This year, the D G Shipping issued a notification to introduce age restriction norms for ships of different categories. While the norms are being promoted as a ‘pro-environment’ move, there are concerns that it would create more problems that it would solve.
This topic of “Age Restriction on Ships- Norms, Purpose & Criticisms” is important from the perspective of the UPSC IAS Examination, which falls under General Studies Portion.
In February, the Director General of Shipping (India’s maritime regulator that works as an attached office of Shipping Ministry) issued an important notification. Its major highlights are as follows:
- Imposition of age restriction on ships- both Indian and foreign flag vessels that need license from the Directorate General of Shipping under the Sections 406 and 407 of the 1958 Merchant Shipping Act.
- According to Section 406: “no India ship and no other ship chartered by a citizen of India or a company or a cooperative society shall be taken to sea from a port or place within or outside India except under a license granted by the Director General under this section”.
- According to Section 407: “no ship other than an Indian ship or a ship chartered by a citizen of India or a company or a cooperative society shall engage in the coasting trade of India except under a license granted by the Director General under this section”.
- These two are also known as ‘cabotage rules’.
- The age restrictions and other qualitative parameters will cover foreign flag vessels requiring a license under cabotage rules for operating within the India’s EEZ.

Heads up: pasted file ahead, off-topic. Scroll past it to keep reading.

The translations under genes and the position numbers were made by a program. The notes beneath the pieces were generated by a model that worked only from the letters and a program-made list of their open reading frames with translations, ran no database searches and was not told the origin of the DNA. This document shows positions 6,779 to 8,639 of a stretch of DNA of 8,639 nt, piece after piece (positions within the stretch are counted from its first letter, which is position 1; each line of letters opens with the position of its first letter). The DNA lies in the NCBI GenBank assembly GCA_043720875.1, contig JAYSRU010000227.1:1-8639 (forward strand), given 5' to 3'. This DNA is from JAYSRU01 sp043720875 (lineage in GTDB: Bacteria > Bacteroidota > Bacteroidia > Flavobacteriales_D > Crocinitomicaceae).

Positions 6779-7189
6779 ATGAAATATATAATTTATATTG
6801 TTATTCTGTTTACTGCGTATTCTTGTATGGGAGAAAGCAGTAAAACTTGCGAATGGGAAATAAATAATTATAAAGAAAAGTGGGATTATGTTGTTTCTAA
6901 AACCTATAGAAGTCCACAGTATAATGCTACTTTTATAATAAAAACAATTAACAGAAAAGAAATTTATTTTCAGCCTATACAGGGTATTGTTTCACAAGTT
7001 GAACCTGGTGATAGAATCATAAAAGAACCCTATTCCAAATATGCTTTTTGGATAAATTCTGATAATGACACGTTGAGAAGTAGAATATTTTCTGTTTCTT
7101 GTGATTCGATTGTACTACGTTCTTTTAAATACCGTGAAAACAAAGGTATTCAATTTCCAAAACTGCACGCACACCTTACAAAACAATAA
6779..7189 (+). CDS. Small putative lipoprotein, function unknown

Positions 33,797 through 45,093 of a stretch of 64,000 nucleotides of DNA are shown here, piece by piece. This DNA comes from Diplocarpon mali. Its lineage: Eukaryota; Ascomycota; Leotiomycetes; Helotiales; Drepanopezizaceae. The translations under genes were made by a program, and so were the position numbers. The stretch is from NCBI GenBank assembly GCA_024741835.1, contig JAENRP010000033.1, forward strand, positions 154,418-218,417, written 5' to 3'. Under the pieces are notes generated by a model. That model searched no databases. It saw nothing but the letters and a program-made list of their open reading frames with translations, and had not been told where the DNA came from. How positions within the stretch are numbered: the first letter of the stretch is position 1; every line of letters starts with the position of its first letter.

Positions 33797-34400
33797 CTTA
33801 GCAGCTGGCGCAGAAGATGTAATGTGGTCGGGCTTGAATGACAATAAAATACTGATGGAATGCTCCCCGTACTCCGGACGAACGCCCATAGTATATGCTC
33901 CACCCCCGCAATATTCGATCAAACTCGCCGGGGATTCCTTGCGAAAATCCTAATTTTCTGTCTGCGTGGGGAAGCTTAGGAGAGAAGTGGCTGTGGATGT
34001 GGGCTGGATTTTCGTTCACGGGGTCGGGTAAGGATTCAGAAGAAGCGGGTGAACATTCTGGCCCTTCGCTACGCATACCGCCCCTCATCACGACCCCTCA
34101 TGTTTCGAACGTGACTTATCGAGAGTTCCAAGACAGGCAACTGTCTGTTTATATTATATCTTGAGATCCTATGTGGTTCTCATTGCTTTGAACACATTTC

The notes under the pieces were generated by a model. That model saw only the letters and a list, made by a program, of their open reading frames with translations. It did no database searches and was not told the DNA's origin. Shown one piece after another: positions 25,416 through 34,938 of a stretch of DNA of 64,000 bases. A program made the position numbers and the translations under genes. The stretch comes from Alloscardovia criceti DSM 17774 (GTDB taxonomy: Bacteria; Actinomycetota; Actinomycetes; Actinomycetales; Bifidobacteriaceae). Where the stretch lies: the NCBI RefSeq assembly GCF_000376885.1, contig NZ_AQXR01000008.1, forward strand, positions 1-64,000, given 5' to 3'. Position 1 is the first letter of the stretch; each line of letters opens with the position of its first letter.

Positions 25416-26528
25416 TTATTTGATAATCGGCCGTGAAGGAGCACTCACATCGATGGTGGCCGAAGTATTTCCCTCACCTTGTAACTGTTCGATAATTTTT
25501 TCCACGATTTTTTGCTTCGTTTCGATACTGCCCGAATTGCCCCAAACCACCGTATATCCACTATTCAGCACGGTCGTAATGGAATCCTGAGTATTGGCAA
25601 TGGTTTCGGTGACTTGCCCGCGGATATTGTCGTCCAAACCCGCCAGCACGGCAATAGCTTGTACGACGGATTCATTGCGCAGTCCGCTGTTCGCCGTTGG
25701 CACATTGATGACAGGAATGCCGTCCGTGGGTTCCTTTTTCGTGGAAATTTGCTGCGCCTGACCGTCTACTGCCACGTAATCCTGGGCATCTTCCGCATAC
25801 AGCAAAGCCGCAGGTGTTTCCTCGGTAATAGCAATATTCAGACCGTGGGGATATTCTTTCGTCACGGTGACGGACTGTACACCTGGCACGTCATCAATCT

- The vessels’ age will be determined from the ‘Date of Delivery’ mentioned in the Cargo Ship Safety Construction Certificate or other Statutory Certificate issued under the IMO (International Maritime Organisation) Convention/Code.
- For different categories of vessels, different age norms have been set- ranging from 25 years to 40 years:
- Vessels- including general cargo vessels, oil tankers and bulk carriers- that are 25 years and older are banned from calling Indian ports for loading and unloading cargo.
- Offshore fleets, tugs involved in long tow, anchor handling tugs, non-self-propelled ocean-going cargo carrying barges, etc. are to have an age cap of 25 years.
- Offshore fleet equipped with DP 2 (Dynamic Positioning 2) that are >25 years old would be permitted to function up to 30 years.
- A limit of 30 years or less has been set for gas/chemical carriers, cement carriers, fully cellular container vessels, harbour tugs, dredgers and other specialized vessels like those used for:
- Diving support
- Pipe laying
- Geo-technical purposes
- Seismic survey
- Well simulation
- Accommodation barge
- Notably, these age restrictions won’t be applicable to passenger vessels, FPSOs, FSRUs and drilling/production units certified under MODU/ISPS Code.
- Also, existing vessel (i.e. those already registered under the Indian flag on or before the issuance of the order and those for which a Memorandum of Agreement to acquire had been entered into and the buyer has deposited minimum 10% of the vessel’s purchase price on or before the order date) affected by the age restrictions would be allowed to function for up to 3 years from order date.
- Second-hand ships, aged 20 years and above, can’t be acquired by Indian entities. These vessels can’t be registered under Indian flag.
- When a ship reaches its prescribed age limit for operation, its general trading license will be withdrawn.
What is the purpose?
- The D G Shipping expects to improve the quality tonnage by introducing these age restriction norms for vessels. Quality of tonnage is important to ensure safety of life at sea and also of the ships.
- Modernization of the fleet is essential to ensure quality tonnage. However, while the average age of the world fleet is declining, Indian tonnage is witnessing an increasing trend in its average fleet age.